The “Empire State of the South” is Still Building Strong.
Last October, Think Realty Magazine featured Atlanta, Georgia, in a market analysis. At that time, we observed that the southern city represented an opportunity not just to traditional real estate investors interested in building real estate portfolios but also to private lenders. Individuals and companies facilitating short-term, hard-money loans were already flocking to the area in Fall 2016 thanks to the city’s “dynamic community of real estate investors, a proliferation of great collateral (read: deals) with attractive profit margins, and the burgeoning demand for housing in the metro area,” we said.
One year later, Atlanta home prices are higher than ever, but even one of the most affordable major metro areas in the country is starting to suffer from the widely pervasive affordable housing crisis that is spreading eastward from the west coast. Atlanta’s ability to provide affordable housing to a growing population will play a key role in the city’s housing market growth in 2018.
Any type of housing crisis is enough to give a savvy investor pause. However, with rapidly expanding industries like film and luxury automotive taking root in the area along with existing behemoths of employment like Delta Airlines remaining firmly entrenched, Atlanta still has a great deal to offer investors across the spectrum.
Rising Projects but Limited Inventory
According to the Atlanta Realtors Association (ARA) and Re/Max Georgia, Atlanta area housing prices are still heading upward. However, available inventory is heading downward, with only about 2 ½ months’ worth of homes for sale in June 2017. Conventional wisdom says five to six months’ of inventory is a healthy, balanced market.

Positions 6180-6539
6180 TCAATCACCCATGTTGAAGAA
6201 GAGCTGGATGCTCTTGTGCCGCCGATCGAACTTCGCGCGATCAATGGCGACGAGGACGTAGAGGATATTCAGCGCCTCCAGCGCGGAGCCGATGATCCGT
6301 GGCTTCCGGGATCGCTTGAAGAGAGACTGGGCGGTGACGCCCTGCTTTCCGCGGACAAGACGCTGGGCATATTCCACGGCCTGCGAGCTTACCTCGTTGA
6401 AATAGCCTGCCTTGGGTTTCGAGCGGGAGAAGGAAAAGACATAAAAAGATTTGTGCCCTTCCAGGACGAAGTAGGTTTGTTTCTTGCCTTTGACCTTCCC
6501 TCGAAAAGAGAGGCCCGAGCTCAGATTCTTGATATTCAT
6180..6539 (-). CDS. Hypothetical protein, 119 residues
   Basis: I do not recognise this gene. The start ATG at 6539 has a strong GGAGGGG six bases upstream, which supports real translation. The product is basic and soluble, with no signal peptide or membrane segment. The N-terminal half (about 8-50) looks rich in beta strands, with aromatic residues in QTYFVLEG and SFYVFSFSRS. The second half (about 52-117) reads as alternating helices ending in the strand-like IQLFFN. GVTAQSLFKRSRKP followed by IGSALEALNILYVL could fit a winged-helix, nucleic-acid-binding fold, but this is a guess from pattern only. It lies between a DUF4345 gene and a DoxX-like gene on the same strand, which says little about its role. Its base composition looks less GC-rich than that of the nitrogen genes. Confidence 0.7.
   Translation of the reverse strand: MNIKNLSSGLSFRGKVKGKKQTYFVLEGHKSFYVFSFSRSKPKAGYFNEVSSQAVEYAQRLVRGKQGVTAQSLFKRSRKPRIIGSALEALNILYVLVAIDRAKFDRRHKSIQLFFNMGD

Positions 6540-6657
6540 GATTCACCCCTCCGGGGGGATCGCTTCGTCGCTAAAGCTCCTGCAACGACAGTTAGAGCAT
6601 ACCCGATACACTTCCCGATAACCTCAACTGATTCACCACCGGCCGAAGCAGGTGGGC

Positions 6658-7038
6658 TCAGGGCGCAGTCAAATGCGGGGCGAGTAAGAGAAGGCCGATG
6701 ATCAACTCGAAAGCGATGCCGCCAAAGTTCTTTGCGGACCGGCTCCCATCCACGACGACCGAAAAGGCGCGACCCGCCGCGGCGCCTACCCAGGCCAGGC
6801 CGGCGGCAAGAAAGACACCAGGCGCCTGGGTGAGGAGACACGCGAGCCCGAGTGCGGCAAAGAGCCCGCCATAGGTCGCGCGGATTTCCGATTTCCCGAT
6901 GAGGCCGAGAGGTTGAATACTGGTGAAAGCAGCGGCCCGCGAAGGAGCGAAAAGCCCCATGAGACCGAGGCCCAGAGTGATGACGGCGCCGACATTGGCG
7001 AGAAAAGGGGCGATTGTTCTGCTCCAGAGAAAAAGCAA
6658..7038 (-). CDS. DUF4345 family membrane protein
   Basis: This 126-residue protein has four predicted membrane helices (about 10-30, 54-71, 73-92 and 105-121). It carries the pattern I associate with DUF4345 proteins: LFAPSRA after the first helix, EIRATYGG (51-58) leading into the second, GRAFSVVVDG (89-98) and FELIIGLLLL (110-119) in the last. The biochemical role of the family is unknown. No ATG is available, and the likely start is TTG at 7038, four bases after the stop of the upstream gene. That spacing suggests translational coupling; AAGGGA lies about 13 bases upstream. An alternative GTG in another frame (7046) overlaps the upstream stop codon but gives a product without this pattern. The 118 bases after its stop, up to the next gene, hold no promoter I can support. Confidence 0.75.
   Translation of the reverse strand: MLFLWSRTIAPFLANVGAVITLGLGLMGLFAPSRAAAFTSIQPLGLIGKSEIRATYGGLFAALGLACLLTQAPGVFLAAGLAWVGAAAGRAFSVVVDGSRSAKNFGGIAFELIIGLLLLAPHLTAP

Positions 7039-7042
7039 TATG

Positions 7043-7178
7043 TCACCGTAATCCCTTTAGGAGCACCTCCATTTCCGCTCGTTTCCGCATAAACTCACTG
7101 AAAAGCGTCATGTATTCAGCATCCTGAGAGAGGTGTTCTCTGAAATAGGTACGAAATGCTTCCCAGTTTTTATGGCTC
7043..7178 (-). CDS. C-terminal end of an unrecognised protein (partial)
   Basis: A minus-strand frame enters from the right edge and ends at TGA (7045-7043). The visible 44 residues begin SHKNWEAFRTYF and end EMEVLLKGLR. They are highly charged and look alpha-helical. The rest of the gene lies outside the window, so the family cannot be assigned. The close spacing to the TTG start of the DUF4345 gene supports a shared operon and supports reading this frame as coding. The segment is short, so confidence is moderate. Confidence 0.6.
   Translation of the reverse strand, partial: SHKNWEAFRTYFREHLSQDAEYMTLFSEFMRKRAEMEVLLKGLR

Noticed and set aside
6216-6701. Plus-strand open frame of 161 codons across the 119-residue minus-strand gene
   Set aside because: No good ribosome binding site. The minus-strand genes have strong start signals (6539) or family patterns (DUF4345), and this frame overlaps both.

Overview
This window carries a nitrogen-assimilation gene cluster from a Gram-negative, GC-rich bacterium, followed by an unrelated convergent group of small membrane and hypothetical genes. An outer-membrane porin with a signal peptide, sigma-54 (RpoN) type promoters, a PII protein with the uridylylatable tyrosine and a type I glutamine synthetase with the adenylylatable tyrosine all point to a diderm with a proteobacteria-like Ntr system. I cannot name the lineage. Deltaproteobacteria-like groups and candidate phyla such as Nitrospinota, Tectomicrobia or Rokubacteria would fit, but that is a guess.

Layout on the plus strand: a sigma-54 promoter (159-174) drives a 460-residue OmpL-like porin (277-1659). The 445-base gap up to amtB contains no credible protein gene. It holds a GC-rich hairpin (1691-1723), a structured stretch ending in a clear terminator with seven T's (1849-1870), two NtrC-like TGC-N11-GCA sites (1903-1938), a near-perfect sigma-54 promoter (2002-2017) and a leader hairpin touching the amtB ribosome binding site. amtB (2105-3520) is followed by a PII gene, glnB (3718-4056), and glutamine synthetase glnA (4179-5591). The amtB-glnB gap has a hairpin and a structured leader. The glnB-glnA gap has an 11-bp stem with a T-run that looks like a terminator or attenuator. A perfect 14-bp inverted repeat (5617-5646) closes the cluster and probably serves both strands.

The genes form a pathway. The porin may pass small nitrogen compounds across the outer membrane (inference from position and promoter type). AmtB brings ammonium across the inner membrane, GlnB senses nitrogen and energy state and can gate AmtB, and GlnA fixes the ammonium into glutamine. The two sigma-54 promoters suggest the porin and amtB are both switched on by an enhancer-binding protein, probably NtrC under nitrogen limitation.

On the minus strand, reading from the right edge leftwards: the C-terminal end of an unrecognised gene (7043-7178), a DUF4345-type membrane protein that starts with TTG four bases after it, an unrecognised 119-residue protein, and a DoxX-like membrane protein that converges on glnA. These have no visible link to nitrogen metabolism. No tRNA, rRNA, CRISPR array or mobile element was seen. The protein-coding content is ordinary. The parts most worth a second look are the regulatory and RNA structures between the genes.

Re/Max vice president John Rainey observed that the low inventory numbers will “continue to strain the greater Atlanta real estate market” if something does not change. He warned that the supply-and-demand “mismatch” will affect surrounding areas like Fulton and Dekalb counties, where median sales prices have skyrocketed in recent years. Fulton home prices were $400,000 in June, while Clayton County, a longstanding leader on ATTOM Data’s “Top Rental Returns” lists, still retains the least expensive homes in the area with median prices of $130,000. Investors should note that Clayton price tag is more than double median price in the area just three years ago.
As often happens in markets that lack affordable housing accessible to first-time buyers, the Atlanta market is in danger of stalling because homeowners with the means to “move up” from their starter homes find themselves unwilling to sell for what the area’s first-time buyers can afford. Instead, they remain in place, thereby creating a blockage in the system starting at the very bottom. Unless a new, more accessible inventory or first-time buyers become available, the market could continue to strangle.
Checkup: What We Said in 2016
In the original article, we noted that Atlanta investors were well positioned to profit off the city’s growing film industry, dominated by Tyler Perry Studios, which has led to the city’s recent nickname, “The Hollywood of the South.” We also observed the presence of national corporations with U.S. and world headquarters located in the area and a relatively low cost of living creates a “solid, steady, and growing population of well-heeled, steadily-employed home buyers and renters” in the metro and surrounding areas. Porsche, Delta, and National Cash Register (NCR), to name a few, still maintain major headquarters and facilities in Atlanta.